B.C. health officials say they can't control the price of rapid coronavirus tests on the private market but that there is a global supply shortage of the testing kits.
British Columbians have expressed frustration on social media about the lack of rapid tests in B.C. drug stores over the past few months, particularly when other provinces have provided people with free testing kits. While the kits are free at testing clinics, many locals have reported extremely long wait times to access them. Additionally, B.C.'s top doctor has encouraged people with mild illness not to get tested in order to free up space for individuals who are at a high risk of developing severe disease.
A Pharmasave in Vancouver confirmed with Vancouver Is Awesome Tuesday (Jan. 25) that it is selling COVID-19 rapid tests. The drugstore is selling Rapid Response COVID-19 Antigen tests manufactured by BTNX Inc. A kit comes with five tests and costs $124.99.
Locals may also order the rapid tests through various companies online, such as through The Canadian Shield or Rapid Test & Trace Canada. However, the products cost significantly less through these online suppliers.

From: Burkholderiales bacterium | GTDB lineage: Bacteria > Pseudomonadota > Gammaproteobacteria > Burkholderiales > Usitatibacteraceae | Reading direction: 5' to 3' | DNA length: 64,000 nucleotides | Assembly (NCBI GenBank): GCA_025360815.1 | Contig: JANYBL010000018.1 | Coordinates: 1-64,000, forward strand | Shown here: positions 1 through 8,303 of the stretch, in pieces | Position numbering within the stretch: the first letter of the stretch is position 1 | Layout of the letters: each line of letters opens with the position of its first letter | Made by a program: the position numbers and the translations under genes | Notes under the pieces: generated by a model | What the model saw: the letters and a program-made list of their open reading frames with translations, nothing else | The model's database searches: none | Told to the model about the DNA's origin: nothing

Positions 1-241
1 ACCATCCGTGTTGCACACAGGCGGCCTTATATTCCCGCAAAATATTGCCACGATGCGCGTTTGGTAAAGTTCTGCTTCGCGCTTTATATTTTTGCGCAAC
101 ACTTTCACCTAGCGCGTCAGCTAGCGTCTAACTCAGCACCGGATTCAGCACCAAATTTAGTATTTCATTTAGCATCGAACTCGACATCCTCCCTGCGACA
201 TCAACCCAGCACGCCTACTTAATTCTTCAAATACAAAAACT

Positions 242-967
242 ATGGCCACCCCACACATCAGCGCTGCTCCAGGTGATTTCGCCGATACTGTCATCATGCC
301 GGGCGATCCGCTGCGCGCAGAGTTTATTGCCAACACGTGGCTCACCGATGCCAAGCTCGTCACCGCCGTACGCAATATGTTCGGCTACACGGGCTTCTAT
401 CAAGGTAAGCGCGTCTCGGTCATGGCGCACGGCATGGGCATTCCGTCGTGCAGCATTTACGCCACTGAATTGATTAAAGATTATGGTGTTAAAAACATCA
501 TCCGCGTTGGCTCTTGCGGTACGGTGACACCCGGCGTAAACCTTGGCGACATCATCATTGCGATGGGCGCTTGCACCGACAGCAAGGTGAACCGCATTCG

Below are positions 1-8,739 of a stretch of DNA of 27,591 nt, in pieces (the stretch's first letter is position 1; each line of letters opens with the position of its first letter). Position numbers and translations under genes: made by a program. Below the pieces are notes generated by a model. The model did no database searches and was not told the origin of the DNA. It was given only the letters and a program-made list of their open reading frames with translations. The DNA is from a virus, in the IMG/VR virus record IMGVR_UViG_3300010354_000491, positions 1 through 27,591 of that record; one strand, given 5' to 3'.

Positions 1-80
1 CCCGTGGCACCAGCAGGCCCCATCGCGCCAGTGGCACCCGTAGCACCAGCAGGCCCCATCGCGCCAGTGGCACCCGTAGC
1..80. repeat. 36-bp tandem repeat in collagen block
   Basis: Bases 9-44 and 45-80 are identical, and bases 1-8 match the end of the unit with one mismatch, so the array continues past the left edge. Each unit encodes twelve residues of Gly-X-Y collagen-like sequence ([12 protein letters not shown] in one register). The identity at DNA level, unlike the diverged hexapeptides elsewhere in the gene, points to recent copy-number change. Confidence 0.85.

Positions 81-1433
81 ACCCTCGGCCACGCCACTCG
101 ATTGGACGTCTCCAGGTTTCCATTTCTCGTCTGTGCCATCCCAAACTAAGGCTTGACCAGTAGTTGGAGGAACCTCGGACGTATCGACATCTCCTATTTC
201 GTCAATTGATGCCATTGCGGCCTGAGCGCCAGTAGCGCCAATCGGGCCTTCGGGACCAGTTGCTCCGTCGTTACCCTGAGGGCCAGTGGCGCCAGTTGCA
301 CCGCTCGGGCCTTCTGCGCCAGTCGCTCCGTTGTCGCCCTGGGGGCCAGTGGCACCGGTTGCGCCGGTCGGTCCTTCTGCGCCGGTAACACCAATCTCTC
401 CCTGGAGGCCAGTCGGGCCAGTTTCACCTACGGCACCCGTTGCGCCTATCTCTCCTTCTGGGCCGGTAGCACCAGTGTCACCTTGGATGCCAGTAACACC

In a press briefing on Tuesday, provincial health officer Dr. Bonnie Henry told reporters that she couldn't comment on the steep price of testing kits in local drugs stores. With this in mind, she noted that there is a "global shortage of rapid tests."
"We look to our neighbours to the south...where they've been trying to get large numbers and it affects the amounts that we've been getting [in] Canada," she said. "So I expect that has something to do with it as well."
Public health will continue to make rapid tests available in settings where they are most useful first, Henry noted. "And if and when we get to that place where there is a limited supply, we are my aim is to make sure that everybody has access to them as much as possible."
Health Minister Adrian Dix added that the province expects to receive 10,800,000 rapid tests from Jan. 25 to the middle of February. Priority will be given to long-term care facilities, acute care settings, schools, and certain businesses.
While B.C. will receive over 10 million tests, Dix emphasized that this works out to roughly two tests per British Columbian. As a result, the province is working on areas where they can be used most effectively first.
But the health minister added that "no one wants to see anybody gouge" and the issue is "something to look at" although it is outside of the healthcare system.